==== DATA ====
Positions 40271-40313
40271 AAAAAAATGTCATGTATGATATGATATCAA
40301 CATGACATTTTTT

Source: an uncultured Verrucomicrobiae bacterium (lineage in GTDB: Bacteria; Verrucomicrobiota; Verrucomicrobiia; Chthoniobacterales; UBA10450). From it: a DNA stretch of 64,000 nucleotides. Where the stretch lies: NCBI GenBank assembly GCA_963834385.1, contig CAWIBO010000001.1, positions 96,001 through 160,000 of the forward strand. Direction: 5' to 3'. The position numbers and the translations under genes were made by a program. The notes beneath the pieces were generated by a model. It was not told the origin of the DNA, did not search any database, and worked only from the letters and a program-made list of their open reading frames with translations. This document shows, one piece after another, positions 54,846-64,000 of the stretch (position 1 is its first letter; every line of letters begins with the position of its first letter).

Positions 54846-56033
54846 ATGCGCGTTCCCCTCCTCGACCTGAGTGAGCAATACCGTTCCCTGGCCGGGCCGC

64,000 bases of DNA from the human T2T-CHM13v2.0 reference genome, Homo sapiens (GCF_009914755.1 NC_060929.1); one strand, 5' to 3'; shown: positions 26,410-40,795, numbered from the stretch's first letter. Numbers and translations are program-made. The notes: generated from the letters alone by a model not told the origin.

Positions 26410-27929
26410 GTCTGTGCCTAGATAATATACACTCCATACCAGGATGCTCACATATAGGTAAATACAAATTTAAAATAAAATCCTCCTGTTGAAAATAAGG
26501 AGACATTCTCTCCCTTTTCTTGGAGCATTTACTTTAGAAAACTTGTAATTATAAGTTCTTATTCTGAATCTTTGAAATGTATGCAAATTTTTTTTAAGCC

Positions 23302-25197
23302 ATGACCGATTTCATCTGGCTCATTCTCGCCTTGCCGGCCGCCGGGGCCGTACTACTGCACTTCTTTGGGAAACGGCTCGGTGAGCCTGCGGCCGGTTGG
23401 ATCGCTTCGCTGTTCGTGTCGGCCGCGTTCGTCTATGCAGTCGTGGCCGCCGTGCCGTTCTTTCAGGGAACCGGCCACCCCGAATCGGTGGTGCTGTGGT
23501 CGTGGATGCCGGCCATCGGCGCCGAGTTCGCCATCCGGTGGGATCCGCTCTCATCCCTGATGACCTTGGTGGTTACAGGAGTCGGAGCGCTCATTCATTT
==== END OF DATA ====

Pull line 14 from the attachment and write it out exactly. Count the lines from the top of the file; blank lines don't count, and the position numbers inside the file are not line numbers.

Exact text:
23501 CGTGGATGCCGGCCATCGGCGCCGAGTTCGCCATCCGGTGGGATCCGCTCTCATCCCTGATGACCTTGGTGGTTACAGGAGTCGGAGCGCTCATTCATTT